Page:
FBMR - Garden State
Film-Buff Movie Reviews

GARDEN STATE (2004) ***1/2

I really like it when a young actor proves that he or she is more than just an actor, whether itís a talent for music, writing, directing, athletics, and so on. Zach Braff, of TVís ďScrubsĒ fame, proves just that, not only starring in this film, but also writing and directing it. And it ends up being a very good little movie.

Andrew Largeman (Braff), a moderately successful actor presently working in a Vietnamese restaurant in Los Angeles, returns home to New Jersey when his mother passes away. He reconnects with some friends from high school that he hasnít seen since leaving for Hollywood nine years earlier. Most of these friends are living the stereotypical small-town life, with careers nowhere in sight, and working blue collar jobs. During his visit east he also avoids his overbearing father, who seems to want everyone around him to be happy, but doesnít know how to do that without prescribing them anti-depressants. And when your father is also your psychiatrist, you know that canít be a good thing. Large also meets Sam (Natalie Portman), while back home, and their quirkiness brings them together as they find themselves spending more and more time together.

Where is my life going? This is a question that I find, being in my late twenties, early thirties, should have been answered long ago. When I was a child and even a teenager, I always thought that by the time I was thirty, Iíd have everything sorted out, and be on my way comfortably through life. I was wrong. Whereas some people do have their life on track, more and more of my generation are struggling with where their path lies. And sometimes you simply feel like yelling at the top of your lungs into the infinite abyss.

Can you ever go home again? This is another question that figures into this film. I think the answer is different for everyone. Some say no Ö that once you leave and set up a new life somewhere else you find that you donít want to go back to your old life. Others say yes Ö thereís comfort in the familiar and in the history you have with the place where you grew up. Iím reminded of Beautiful Girls, another film that explores this question. Both have similar stories about a young adult returning from a big city to a small town as a result of a tragedy. Both lead characters reconnect with old friends, both positively and negatively. Both lead characters meet a girl played by Natalie Portman. Both films are also very character and dialogue driven. But the answer to the question is different. When it comes to life questions, I often let my heart take the lead. I say ďoftenĒ because there have been times where I havenít gone with my heart and it just ended up making me sad. So, can you ever go home again? My answer would be: go with your heart. Itís better to feel and to love than to be numb to lifeís experiences. And Large has a similar revelation when he stops taking his lithium. Pain, happiness, sadness, these are all part of life.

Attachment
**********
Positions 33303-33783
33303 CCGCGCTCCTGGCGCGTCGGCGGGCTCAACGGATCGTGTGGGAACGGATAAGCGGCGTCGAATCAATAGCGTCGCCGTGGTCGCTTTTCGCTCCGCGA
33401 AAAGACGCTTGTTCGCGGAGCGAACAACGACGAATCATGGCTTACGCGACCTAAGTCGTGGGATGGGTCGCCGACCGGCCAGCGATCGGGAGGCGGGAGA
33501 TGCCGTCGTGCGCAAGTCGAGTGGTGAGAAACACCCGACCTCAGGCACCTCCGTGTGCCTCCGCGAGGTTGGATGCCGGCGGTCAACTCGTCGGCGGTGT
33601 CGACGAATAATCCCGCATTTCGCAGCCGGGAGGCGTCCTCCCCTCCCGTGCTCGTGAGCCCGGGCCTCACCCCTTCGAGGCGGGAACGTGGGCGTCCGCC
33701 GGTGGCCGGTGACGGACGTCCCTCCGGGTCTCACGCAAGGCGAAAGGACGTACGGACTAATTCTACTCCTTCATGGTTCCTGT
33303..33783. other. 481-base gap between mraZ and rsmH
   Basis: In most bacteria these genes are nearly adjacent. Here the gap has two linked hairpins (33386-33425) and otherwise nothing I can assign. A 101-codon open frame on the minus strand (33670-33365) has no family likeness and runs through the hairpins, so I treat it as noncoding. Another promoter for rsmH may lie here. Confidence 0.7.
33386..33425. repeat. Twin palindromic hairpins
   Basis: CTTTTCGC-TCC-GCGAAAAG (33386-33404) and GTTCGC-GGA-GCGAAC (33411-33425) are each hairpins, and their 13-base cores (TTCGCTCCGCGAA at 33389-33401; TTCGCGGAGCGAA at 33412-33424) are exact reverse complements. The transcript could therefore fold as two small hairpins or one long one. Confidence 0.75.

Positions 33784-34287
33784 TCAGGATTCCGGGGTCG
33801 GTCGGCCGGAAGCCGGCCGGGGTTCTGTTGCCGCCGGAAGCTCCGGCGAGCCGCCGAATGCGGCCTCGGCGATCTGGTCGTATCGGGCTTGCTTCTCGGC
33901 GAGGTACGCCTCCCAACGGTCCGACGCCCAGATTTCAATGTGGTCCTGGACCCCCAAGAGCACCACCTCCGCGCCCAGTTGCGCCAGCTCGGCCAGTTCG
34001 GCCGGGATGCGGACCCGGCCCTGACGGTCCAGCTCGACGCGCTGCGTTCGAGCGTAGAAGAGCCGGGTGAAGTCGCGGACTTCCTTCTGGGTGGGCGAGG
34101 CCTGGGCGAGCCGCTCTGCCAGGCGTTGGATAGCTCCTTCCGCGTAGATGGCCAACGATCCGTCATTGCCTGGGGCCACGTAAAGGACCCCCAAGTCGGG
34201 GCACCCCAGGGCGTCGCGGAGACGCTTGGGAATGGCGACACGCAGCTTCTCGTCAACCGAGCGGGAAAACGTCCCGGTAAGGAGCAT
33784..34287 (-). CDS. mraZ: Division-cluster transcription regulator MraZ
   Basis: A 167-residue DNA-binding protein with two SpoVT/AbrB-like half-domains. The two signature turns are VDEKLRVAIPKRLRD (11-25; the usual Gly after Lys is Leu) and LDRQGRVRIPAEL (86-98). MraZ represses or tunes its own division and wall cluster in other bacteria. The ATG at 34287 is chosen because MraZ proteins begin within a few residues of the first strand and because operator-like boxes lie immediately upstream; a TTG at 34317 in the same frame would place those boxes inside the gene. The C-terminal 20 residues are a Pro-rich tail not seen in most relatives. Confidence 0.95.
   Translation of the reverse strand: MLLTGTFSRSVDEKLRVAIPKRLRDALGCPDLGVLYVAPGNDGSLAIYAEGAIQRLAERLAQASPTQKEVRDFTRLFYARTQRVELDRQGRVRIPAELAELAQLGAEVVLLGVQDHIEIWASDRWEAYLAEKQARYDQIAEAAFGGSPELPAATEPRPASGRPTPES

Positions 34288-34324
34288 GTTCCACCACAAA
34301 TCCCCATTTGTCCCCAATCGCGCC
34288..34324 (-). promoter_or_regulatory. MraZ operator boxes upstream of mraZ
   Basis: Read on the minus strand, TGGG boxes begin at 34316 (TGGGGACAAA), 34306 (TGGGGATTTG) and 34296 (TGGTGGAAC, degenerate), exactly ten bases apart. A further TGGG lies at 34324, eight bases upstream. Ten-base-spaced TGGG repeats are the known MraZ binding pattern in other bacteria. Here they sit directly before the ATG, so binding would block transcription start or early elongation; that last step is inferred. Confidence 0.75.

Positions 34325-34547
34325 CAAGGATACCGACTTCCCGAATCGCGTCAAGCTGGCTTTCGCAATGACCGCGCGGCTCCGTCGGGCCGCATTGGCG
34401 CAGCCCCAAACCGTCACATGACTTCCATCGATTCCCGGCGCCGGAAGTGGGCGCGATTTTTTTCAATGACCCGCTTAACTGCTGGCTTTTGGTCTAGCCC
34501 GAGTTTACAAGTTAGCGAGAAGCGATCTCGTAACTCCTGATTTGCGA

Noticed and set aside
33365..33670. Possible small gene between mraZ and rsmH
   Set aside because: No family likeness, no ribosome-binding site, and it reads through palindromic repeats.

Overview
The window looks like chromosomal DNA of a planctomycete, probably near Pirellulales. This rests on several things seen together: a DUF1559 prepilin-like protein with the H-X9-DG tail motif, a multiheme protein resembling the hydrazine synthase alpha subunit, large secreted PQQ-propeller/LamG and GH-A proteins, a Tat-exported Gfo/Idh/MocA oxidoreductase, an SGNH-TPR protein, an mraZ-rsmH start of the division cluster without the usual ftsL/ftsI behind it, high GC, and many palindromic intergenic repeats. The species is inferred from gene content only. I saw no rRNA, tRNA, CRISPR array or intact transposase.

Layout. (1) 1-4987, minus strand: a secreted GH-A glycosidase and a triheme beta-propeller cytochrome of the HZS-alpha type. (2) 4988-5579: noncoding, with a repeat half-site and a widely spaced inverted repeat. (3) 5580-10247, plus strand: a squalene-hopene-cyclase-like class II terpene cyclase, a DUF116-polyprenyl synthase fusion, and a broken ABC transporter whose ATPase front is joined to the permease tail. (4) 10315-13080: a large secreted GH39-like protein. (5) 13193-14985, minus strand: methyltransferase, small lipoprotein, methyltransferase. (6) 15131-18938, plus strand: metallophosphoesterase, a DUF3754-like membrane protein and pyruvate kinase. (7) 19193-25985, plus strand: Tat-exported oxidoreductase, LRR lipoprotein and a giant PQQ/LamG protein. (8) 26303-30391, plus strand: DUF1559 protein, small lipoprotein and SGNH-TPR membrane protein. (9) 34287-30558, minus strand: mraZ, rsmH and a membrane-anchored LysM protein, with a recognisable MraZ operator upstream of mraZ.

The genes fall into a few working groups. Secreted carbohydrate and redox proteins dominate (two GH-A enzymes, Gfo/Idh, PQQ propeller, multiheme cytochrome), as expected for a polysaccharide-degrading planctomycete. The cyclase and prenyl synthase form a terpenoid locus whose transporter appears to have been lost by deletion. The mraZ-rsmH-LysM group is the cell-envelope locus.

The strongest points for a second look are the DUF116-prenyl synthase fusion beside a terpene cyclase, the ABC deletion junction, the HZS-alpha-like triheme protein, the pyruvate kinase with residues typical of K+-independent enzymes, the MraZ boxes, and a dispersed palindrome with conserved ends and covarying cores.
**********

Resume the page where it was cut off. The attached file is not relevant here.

The cinematography is also quite remarkable. Braff has the eye and the ability to paint and compose some beautiful moments and portraits on the screen.

Another aspect of the film I really enjoyed was the dark humour. I found myself laughing at situations that otherwise wouldnít be all that funny. I often found that I was the only one laughing. Maybe Iím twisted. Maybe Iím the only one who got it. Maybe I'm just loud. Regardless, this is a great film!